# Comp 361 Midterm Review

## Requirements Elicitation Models

### Domain Model

Describes problem concepts and relationships

This is a UML class diagram.

### Use Case Model

Describes different ways actors interact with the system

• Captures who (actor), what (interaction), and what purpose (goal) without dealing with system internals
• Note that we may black box our model, and avoid dealing with how actions are executed.
• Completion will detail all possible ways of achieving goals with the system
• A use case is a transaction, typically comprised of
1. Request from primary actor to system
2. Validation from system for the request & data
3. Alteration of an internal state by the system
4. Response from the system to the actor with a result
• Actor categories
• Primary - directly interacts with the system
• Secondary - supports creating values for other actors
• Facilitator - used by primary/secondary actors to communicate with the system
• System boundary - definition of what separates the system and its environment
• Important to have a well defined boundary, as it has a large effect on what should be built

#### Use Case Template

• Use case name
• Scope (affected entities)
• Level (summary, user-goal, subfunction)
• Intention in context (description)
• Multiplicity (scalable situation)
• Primary actor
• Secondary actors
• Main success scenario
• Sequence & interaction steps
• Extensions & exceptions

• Interaction Step either
• Refers to a lower level use case
• Describes a base interaction step which
• Must contain the word System and at least one actor
• Describe an input (actor to system) or output (system to actor) interaction
• Describes an optional system processing step or communication step in the environment for clarity
• Sub steps are denoted with . notation (eg 3.1)
• Alternate steps are denoted with letters (eg 3a)
• Parallelism is denoted with ||

## Structural Models

### Environment Model

Defines the system’s interface (boundaries & operations).

• Black box view of system
• Interaction with entities and actors (labelled name:type)
• Contains arrows and a list of possible input & output methods

### Concept Model

Defines the static structure of the system (concepts & relationships)

• Like an environment model, but showcasing only what is necessary to create the system interactions
• Cards may be grouped to show the system/object for which they belong to

### Dependency Model

• Usage dependency - dashed arrow with <<use>>
• <<call>>, <<instantiate>>, <<parameter>>
• Transient references pass by parameters - dashed arrow pointing from caller to parameter
• Navigation represent accessibility - solid arrow pointing from reference holder (with count: 0..c) to reference, with the name as the annotation; note that this association can be bidirectional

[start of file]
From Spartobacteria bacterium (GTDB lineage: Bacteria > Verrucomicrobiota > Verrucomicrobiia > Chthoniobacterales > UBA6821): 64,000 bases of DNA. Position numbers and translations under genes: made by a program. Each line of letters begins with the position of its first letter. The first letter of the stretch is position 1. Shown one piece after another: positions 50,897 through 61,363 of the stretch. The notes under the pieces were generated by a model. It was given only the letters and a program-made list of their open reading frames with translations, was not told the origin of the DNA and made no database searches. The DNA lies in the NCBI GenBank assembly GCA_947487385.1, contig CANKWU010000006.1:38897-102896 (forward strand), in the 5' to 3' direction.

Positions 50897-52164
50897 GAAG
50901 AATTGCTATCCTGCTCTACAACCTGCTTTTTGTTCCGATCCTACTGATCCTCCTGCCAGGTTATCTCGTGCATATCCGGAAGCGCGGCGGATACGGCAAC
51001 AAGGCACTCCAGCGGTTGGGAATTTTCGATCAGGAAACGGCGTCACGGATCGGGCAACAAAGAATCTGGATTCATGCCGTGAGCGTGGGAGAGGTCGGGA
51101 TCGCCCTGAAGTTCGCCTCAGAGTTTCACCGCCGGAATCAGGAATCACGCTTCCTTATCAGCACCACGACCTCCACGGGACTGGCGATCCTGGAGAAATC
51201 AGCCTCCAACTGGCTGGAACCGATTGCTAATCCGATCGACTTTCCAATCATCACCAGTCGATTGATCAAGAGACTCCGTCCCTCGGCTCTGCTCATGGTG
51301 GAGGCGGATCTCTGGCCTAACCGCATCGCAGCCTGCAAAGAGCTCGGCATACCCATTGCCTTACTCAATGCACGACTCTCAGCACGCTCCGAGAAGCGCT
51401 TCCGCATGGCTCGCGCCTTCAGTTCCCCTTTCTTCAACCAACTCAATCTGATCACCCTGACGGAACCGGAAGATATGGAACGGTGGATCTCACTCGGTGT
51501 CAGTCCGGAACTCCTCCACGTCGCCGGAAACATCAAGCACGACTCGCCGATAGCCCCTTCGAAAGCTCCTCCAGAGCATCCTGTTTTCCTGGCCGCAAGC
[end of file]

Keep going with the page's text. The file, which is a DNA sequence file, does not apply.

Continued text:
• Composition arrows (from holder to reference) is used to represent associations where the reference cannot live outside the existence or timeline of the holder
• References that cannot be changed can be annotated with {frozen}

## Behavioural Models

### Operation Model

• System operations may
• Create a new instance of a class
• Remove an object from system state
• Change attribute value or an existing object
• Send message to actor

#### Operation Schema

• Operation - Caller::methodName(arg0: arg0Type, arg1: arg1Type, ...)
• Scope - classes & associations from concept model
• Message - all message output types - Sender::{msgs, here};
• New - all objects that may be created - newX: X
• Pre - (optional) conditions that must be met for this operation to make sense
• Post - description of effects of operation

### Protocol Model

Defines allowable interactions between system & environment

• Denoted using use case maps
• Elements
• Start node - black dot
• End node - black bar
• Responsibility - annotated x
• Or - fork
• And - two bars with three arrows in between
• Stubs - white diamond
• Conditions added on paths with brackets
• Responsibilities may be surrounded by box dictating entity
• Stubs may have multiple annotated out paths
• Can use timers, with either an input condition (dot is filled) or an output timeout value (dot has clock symbol, timeout line is jagged)

### Communication Design

Compact model for simple flows

• Dewey decimal for sequencing and concurrency
• * to represent repetition
• var := method() to represent return
• ' or many 's to represent switch cases

### Sequence Diagram

Sequence of messages between objects

• name:type with lifelines
• Optional * to denote many (method calls or objects)
• Objects can be created/destroyed during execution, denoted with {new} and {destroyed}. Those created then destroyed are {transient}
• Destruction at the end of an execution is denoted by a cross on the lifeline